Cricket: Time running out for Welsh clubs.
WALES' leading cricket clubs have been warned the sport in the Principality faces being left behind if plans for a Premier League are delayed.
Moves to merge the South Wales Cricket League and South Wales Cricket Association has consistently seen leading clubs opposed to the idea.
And the Cricket Board of Wales have become so frustrated with the current state of affairs they have made a direct appeal to the clubs to get their house in order.
The CBW had originally set next summer as the date to combine the leagues.
In a letter to the top 40 clubs across South Wales, a deadline of yesterday was originally given to come on board.
But the CBW have now given clubs more time to discuss the issue.
``We sent out the letter in December, and the clubs have asked if they could have more time to discuss it, so we have put back the deadline,'' said Mike Fatkin, CBW secretary and Glamorgan chief executive. ``It is important we keep talking with the clubs, especially in the west. We need to debate the issues and see if we can get this resolved as soon as possible. ``We understand their concerns, but all we are trying to do is get the top club players in Wales playing against each other on a regular basis.''
Support for the merger has always been stronger in the south-east and a Premier League was established here in 2001.
``We are just waiting for the green light from the boys in the west,'' said league secretary Phil Haines.
``The clubs in our league are strongly in favour of it. ``It will mean that all the top club players in South Wales will be playing against each other.
``This will create a stronger level of competition that will feed through to Glamorgan.''
The SWCA has continually rejected the concept of an amalgamated league, citing the increased transport time and costs as a major hurdle. In the letter, Fatkin told the clubs the standard of cricket in Wales could suffer if there was further delay.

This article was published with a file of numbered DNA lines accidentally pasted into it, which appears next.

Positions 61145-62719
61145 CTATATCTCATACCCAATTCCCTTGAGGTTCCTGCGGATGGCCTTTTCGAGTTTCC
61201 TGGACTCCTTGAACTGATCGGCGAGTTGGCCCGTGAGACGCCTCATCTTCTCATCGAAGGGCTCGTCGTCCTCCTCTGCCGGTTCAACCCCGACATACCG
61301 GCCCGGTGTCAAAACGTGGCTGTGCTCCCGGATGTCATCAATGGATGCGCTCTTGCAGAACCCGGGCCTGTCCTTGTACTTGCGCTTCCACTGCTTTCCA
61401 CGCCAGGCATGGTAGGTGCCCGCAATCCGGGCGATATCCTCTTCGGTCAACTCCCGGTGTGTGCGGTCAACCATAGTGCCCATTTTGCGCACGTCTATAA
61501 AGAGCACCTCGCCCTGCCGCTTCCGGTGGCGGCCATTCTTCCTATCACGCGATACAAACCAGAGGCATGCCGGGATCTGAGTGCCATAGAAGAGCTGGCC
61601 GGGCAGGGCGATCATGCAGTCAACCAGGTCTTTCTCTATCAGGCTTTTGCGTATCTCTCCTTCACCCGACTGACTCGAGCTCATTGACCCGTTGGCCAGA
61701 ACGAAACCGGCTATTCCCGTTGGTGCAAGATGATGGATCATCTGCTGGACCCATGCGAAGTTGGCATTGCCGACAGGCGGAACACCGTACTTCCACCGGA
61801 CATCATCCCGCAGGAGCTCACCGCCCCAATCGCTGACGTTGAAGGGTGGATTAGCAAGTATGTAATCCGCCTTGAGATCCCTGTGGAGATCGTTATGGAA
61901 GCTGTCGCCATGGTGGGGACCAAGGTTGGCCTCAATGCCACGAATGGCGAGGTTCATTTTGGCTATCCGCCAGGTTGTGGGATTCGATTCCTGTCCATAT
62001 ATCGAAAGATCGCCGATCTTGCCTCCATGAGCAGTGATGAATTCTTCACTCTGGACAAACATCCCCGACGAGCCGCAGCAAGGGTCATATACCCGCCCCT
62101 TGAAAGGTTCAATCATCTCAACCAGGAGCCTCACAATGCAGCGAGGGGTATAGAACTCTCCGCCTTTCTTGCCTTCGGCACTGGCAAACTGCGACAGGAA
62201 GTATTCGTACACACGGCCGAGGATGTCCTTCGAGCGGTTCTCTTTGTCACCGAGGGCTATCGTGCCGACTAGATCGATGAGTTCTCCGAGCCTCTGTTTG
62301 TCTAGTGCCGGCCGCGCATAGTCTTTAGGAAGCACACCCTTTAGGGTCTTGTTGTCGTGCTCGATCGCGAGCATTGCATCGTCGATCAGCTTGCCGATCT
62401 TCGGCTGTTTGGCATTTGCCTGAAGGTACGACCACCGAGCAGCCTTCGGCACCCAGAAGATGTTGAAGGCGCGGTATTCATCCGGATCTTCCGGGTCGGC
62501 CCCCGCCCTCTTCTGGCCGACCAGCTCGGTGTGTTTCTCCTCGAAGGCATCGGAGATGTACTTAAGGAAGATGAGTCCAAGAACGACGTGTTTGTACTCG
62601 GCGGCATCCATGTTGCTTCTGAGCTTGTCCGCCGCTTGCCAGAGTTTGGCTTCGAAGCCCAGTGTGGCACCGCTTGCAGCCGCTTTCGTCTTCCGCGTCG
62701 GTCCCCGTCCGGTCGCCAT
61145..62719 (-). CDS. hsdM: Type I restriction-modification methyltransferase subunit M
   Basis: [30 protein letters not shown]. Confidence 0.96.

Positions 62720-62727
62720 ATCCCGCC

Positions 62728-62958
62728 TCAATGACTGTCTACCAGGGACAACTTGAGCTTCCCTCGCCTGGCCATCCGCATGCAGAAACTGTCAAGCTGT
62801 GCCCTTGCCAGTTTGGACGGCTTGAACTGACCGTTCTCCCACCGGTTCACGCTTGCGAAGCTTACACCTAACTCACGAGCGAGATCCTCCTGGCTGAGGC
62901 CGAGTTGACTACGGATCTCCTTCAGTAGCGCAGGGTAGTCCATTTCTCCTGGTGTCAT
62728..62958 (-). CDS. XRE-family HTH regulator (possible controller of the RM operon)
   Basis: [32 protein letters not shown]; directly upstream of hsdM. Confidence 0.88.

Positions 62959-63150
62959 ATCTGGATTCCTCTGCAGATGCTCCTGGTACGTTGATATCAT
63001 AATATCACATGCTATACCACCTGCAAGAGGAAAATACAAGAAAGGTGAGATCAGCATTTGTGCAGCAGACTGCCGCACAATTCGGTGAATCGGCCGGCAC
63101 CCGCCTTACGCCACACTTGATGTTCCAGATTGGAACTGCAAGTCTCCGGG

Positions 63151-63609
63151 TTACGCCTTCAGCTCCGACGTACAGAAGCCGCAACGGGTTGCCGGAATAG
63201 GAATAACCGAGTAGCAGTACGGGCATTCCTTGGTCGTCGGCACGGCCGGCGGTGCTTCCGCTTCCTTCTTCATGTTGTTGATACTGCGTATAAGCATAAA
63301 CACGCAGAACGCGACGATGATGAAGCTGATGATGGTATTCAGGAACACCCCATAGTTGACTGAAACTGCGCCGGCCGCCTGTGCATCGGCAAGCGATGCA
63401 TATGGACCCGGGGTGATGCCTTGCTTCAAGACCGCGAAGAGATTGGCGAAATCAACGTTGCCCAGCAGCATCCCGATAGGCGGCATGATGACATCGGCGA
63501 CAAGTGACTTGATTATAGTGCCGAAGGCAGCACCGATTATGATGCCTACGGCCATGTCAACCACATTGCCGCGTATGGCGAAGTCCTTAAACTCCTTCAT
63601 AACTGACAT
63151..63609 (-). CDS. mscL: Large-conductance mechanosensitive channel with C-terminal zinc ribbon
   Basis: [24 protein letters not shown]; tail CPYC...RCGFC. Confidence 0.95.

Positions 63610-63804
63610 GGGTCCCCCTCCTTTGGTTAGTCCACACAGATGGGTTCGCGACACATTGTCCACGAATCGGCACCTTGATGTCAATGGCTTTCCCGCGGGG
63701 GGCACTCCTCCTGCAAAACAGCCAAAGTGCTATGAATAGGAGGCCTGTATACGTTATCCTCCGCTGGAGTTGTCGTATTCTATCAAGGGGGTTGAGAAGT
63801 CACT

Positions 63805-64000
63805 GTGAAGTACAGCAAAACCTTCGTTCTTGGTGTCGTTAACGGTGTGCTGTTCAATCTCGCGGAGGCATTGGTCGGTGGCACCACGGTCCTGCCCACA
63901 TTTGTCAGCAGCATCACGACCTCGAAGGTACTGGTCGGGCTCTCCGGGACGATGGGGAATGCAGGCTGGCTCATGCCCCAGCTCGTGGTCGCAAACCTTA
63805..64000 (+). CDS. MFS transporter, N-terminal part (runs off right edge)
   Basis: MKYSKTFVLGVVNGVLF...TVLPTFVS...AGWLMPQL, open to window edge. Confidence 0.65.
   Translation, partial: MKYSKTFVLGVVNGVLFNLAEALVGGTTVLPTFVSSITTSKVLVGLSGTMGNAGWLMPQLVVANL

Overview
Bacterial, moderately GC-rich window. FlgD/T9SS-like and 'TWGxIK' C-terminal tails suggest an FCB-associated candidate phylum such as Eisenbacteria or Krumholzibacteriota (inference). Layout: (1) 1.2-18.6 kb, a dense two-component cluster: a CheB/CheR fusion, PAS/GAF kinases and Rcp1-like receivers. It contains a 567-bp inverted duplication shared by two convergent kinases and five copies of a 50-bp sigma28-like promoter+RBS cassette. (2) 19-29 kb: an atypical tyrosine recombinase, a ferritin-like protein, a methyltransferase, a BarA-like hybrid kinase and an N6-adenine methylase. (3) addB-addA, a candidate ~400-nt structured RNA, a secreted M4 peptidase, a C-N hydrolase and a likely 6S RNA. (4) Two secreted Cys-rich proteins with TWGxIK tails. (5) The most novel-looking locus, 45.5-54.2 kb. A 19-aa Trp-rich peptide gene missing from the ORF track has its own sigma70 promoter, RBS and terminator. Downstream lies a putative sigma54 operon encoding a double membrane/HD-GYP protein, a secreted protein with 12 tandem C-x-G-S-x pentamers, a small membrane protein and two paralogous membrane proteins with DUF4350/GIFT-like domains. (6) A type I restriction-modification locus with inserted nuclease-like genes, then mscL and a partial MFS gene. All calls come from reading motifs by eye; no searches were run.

``The lack of progress has been frustrating, especially as the overwhelming majority of English counties have managed to introduce Premier League cricket,'' he said. ``We are concerned we might be running the risk of being left out on a limb.''
Fatkin also warned clubs this was one last opportunity to come on board.
``The CBW is totally committed to the establishment of a new Premier League as soon as possible and this is one final opportunity for clubs to come on board,'' he said. ``The formation of a new Premier League and adapting its structure will now be based on the number of clubs who want to join.
``For clubs who do not wish to, there would be no intention of exerting any further pressure upon them. ``But turning down the opportunity would mean they would have to start from scratch in terms of joining the new league once it is up and running.
``The Board has worked very hard over a long period of time to try and persuade clubs to buy into a new Premier League structure.''
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|Publication:||South Wales Echo (Cardiff, Wales)|
|Date:||Jan 7, 2003|
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